We left Ireland early on July 31 and soon arrived at Heathrow Airport; this was a relatively easy process since we did not have to go through customs. After spending euros the past eight-plus weeks, we had to switch over to British pounds and used the convenient airport ATM. We then figured out how to buy and add money to the Oyster Card public transportation pass. Next we took the underground to our hotel and arrived three hours before standard check-in time. Fortunately, the hotel staff allowed us to drop off our luggage so we headed out for lunch to a very ‘royal’ place indeed – Burger King!
The first two nights we spent in London were not part of our eleven-day guided tour package, so we stayed in a budget hotel. This was a new experience since the hotel room barely had enough space for two twin beds, let alone our luggage. This meant we had to do a lot of climbing around and maneuvering past each other. I think that my dorm room in Chadbourne was larger! The main benefit to our tiny hotel room beside the price was the location since it was only two blocks away from a major underground stop so it was easy to get around London and see the sights. We decided to get our bearings for the rest of the day and plan out what to do the next day. We looked online and bought tickets to an Open Top London Bus Tour package combined with admission to see the London Eye and then went off in search of dinner at Domino’s Pizza.
Our second day in London began with the four-hour bus tour; although it was super hot, we only got slightly sunburned. Our tour guide was a native Londoner and had lots of interesting tidbits to share that I will recap for you:
- The Duke of Westminster is the second person after the Queen who owns the most land in England
- Westminster Abbey is the church where most of the royals get married, including William and Kate, however Princess Diana and Prince Charles were married instead in St. Paul’s Cathedral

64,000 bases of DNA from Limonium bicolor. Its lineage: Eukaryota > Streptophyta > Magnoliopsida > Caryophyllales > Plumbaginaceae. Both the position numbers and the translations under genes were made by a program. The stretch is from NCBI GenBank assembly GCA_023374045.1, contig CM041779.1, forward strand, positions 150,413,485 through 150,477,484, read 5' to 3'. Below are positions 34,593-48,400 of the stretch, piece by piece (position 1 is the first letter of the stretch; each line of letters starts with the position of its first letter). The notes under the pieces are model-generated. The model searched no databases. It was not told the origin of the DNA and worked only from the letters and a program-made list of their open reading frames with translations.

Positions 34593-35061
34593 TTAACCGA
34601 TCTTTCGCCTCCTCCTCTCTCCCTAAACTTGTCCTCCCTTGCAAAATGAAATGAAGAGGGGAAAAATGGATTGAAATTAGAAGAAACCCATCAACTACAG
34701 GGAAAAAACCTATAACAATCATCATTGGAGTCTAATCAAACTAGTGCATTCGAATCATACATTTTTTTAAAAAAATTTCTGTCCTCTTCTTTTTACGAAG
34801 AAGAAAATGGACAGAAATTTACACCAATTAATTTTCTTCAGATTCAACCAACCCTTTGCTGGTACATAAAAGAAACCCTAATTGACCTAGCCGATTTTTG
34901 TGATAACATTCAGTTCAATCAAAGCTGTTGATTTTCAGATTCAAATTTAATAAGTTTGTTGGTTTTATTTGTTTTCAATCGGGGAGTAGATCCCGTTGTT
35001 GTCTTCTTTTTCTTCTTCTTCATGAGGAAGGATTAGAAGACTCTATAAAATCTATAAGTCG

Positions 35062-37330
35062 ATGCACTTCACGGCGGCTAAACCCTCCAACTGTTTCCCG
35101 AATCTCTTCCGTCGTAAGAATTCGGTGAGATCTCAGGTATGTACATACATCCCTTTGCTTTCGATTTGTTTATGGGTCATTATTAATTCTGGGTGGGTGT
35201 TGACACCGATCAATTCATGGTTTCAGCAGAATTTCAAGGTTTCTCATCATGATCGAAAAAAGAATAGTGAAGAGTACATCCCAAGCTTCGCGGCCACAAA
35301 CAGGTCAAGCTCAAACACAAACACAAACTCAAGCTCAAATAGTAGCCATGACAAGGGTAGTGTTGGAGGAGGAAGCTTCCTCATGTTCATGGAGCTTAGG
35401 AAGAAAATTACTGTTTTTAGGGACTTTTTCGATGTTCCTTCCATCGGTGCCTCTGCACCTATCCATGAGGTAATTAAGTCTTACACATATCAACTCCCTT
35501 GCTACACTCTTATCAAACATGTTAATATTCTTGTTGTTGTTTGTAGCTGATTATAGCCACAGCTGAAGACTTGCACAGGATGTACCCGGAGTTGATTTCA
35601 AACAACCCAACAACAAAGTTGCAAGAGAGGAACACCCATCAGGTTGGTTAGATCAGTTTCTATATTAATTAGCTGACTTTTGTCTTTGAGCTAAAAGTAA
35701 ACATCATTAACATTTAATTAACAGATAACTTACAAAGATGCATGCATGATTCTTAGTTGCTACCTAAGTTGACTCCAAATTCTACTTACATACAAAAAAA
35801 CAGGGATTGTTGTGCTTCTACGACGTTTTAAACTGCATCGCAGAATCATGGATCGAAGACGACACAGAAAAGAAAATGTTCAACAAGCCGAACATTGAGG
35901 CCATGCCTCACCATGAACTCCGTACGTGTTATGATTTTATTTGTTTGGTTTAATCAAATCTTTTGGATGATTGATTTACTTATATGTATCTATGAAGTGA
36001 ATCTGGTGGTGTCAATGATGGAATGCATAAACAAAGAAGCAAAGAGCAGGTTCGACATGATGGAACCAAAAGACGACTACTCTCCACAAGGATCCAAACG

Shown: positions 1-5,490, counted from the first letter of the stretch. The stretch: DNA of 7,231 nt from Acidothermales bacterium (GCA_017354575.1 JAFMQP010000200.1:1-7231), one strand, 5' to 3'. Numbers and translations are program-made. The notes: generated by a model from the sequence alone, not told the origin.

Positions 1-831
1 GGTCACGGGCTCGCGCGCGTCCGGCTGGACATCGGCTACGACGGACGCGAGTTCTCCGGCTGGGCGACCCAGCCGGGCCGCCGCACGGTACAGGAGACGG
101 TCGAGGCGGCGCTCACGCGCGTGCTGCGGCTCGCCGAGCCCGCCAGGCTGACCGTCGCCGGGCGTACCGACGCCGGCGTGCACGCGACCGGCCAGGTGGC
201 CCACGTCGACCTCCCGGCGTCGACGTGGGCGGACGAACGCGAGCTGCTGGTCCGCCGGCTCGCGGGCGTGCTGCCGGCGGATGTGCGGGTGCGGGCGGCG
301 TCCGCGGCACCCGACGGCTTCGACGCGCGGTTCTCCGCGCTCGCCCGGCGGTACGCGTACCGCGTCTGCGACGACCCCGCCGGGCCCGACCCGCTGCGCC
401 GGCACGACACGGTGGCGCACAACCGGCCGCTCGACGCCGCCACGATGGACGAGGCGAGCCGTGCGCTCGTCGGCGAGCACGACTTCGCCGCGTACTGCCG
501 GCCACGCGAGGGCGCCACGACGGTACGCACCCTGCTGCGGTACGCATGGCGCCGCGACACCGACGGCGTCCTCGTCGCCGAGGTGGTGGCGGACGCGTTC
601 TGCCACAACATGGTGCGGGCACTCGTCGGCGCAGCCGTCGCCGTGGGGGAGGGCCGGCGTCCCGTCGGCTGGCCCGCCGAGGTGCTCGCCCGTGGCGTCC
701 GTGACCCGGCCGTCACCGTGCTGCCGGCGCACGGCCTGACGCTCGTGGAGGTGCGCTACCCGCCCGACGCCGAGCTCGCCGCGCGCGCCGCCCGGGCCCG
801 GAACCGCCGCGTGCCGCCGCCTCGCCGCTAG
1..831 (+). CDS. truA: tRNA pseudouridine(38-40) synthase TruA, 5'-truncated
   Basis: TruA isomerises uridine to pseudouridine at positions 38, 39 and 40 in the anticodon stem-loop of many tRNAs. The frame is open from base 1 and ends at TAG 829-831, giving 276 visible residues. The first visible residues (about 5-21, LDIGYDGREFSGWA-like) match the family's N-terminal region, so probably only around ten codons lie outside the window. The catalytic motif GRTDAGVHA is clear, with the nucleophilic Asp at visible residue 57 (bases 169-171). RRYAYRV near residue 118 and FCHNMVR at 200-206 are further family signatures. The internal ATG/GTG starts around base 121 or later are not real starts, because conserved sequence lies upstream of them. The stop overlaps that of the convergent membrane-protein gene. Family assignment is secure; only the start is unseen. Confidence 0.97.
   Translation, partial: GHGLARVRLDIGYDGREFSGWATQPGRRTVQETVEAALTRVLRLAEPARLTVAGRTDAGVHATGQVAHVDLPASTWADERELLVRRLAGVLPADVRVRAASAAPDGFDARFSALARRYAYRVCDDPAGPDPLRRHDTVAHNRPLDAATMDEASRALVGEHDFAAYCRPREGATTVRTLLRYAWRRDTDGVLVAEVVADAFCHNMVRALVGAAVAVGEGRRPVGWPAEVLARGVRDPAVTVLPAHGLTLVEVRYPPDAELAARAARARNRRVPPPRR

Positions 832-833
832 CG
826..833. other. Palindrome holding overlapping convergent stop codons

- Trafalgar Square was constructed to commemorate the Battle of Trafalgar against France; to add further insult to injury, the plaques are made from melted French cannons
- Kensington Palace was where Queen Victoria was born and is now William, Kate, and baby George’s official residence
- Stag Night = bachelor party, and Hen Night = bachelorette party
- London includes a mix of old and modern buildings because the modern ones were built after the old ones were destroyed by bombs during WWII
- The tea shop called Fortnum and Mason is where the Queen’s tea is purchased
- The White Star Line building was where the Titanic passengers purchased their tickets
- St. Paul’s Cathedral houses the bell Old Tom which only rings when the monarch dies; this Cathedral is surrounded by modern buildings as the Germans tried to bomb it to destroy English morale
- The Great Fire of London destroyed 80% of the city in 1666; if the monument dedicated to this tragedy is pushed over (it is 202 feet tall), it will point to where the fire started
After the bus tour, we got a refreshing fruit drink at Café Nerro (similar to Starbucks). I learned that I had to request a number code in order to unlock and use the public restroom there.
We then made our way to the London Eye attraction which overlooks the River Thames and Big Ben. It looks like a giant Ferris wheel with clear plastic passenger capsules and it takes about 30 minutes to make a complete rotation. The views were breathtaking!
We then returned to our hotel via the underground and went out for dinner. Steakhouse Guaca had American food, Texas longhorn décor and waiters sporting American flag-patterned t-shirts. We didn’t intend to eat ‘American’ food three times in a row, I swear! In London, 12 pounds ($18) per person for a tasty meal and FREE water is considered a good deal.